The first big wind power turbine in Whatcom County would be built on Galbraith Mountain, if Cascade Community Wind Co. can obtain permits and financing for the project.
Terry Meyer, Cascade’s founder, said he hopes to install one large turbine, or perhaps two medium-sized ones, on a previously logged site owned by Bertch Timberlands LLC. The total capacity of the installation would be two to three megawatts, which Meyer says is enough to power about 1,000 energy-efficient homes.
A single turbine with that capacity would mean a tower about 320 feet high, with 150-foot blades. Because the site is relatively remote, Meyer said it won’t have much impact on views. He has prepared a computer simulation that shows the turbine or turbines barely visible atop the ridge, when viewed from a vantage point on the small dock at the west end of Lake Padden.
Meyer has applied for a conditional use permit for the project from Whatcom County, and he already has a lease agreement with Bertch Timberlands.
Robert Bertch, who runs the Woodinville-based family firm, said the site and surrounding acres were logged in the last 15 years. Private timber owners are showing increased interest in cell towers, wind turbines and any other cash-producing enterprise on their lands, he added.
“That type of additional revenue potential, without much negative impact on timber production, can make timber properties a little more viable,” Bertch said. “You sit on property for a long , long time without any income from it.”
Meyer said his wind power company has built two much smaller, 120-kilowatt installations in Kittitas County, and this would be his first big-time project.
In April 2010, Meyer’s plan for a large wind turbine on Squalicum Mountain was thwarted when worried neighbors convinced four members of the County Council to approve an emergency moratorium on large wind power projects. In that episode, the moratorium was put in place before Meyer applied for permits.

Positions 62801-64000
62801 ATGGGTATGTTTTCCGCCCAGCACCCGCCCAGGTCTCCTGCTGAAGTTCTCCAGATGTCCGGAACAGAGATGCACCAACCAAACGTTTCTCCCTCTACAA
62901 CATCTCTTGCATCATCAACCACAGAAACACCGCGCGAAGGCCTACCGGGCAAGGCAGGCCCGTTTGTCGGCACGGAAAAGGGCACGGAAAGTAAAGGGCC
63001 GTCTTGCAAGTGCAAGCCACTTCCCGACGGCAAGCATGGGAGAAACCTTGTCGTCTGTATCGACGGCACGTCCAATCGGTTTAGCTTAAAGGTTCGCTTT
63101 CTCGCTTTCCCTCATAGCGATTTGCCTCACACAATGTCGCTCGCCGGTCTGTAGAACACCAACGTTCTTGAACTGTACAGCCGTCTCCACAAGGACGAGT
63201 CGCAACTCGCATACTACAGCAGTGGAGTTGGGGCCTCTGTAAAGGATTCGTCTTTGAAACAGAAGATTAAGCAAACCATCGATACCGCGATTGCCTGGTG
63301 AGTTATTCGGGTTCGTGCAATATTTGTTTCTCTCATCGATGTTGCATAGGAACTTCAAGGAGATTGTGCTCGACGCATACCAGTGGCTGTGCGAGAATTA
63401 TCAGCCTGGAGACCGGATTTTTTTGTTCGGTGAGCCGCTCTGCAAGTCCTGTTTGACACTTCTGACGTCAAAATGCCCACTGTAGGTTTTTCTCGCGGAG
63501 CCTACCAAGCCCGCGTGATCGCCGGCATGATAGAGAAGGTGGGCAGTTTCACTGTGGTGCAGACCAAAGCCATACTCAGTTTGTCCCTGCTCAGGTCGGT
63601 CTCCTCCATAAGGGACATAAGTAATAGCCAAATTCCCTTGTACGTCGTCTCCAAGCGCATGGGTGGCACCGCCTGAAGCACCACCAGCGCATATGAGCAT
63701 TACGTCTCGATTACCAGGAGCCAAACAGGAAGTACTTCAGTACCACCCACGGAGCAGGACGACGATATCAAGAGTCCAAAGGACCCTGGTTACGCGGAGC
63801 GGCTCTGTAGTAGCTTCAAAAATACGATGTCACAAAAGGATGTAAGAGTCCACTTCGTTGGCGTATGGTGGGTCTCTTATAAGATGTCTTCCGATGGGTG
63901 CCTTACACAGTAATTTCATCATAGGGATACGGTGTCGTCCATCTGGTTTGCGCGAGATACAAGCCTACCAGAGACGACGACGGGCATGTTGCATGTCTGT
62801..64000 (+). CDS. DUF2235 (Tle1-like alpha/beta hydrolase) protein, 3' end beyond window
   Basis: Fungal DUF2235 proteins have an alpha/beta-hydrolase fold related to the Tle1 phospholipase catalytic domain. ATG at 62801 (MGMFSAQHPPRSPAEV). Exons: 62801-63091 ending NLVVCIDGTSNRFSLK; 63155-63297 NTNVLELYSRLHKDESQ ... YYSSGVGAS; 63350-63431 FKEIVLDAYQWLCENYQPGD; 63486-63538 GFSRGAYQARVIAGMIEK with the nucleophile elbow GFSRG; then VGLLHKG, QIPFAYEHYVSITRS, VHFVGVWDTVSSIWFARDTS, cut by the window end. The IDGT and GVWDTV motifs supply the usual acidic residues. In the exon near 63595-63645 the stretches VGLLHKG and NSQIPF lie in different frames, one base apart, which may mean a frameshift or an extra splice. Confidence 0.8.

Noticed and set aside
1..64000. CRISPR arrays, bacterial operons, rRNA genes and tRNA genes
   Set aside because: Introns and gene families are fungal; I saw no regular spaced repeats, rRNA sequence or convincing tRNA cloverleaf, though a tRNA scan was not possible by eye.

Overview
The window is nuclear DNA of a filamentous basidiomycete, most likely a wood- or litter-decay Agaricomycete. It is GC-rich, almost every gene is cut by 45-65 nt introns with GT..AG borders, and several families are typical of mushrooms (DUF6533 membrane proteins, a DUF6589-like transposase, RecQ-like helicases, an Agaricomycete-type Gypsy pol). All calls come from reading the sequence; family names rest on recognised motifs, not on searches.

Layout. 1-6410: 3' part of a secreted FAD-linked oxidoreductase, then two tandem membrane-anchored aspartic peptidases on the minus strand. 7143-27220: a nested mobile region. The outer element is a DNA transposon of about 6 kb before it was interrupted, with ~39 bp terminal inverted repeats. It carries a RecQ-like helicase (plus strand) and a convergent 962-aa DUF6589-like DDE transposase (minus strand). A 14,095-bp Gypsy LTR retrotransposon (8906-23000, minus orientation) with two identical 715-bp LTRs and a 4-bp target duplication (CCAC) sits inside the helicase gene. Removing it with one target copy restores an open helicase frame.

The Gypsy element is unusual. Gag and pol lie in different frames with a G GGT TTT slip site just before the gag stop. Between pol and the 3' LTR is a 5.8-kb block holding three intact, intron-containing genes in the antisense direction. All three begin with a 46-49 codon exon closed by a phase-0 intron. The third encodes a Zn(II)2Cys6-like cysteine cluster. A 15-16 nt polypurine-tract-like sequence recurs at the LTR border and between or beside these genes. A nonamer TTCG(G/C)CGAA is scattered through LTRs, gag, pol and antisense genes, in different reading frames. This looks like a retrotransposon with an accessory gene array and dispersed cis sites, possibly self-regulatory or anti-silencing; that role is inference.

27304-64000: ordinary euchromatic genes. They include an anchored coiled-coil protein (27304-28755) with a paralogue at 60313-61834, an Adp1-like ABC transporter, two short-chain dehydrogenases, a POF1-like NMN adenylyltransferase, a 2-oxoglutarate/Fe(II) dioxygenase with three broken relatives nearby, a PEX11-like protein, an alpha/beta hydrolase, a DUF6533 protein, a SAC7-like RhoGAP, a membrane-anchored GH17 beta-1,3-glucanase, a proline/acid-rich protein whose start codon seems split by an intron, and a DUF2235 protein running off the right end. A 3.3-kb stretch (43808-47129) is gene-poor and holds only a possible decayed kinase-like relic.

The Squalicum Mountain property was zoned “rural forestry,” and there were homes nearby. The Galbraith Mountain site is zoned “commercial forestry,” and there do not appear to be any dwellings within a few miles.
Wind turbines are listed as a “conditional use” for the commercial forestry zone under county land use rules. The Whatcom County Hearing Examiner will decide whether to grant the project a conditional use permit.
County planner Alex Cleanthous said the Whatcom County Planning Department also will review the project under State Environmental Policy Act regulations to determine what, if any, environmental mitigation measures should be required.
Meyer said he is now conducting wind studies to make sure that the average wind velocity at the site makes it economically practical, but he is optimistic based on data from similar sites in the county.
“We have enough confidence to spend thousands of dollars,” Meyer said. “We have confidence, and we’re confirming that confidence.”
The actual construction of a large turbine will take about $6 million worth of confidence. Meyer said these projects can compete successfully for conventional loans, once wind data confirms their expected output. But Meyer hopes he can raise significant amounts of capital via subscription from households willing to pay $6,000 apiece for a share in the emission-free power supply.
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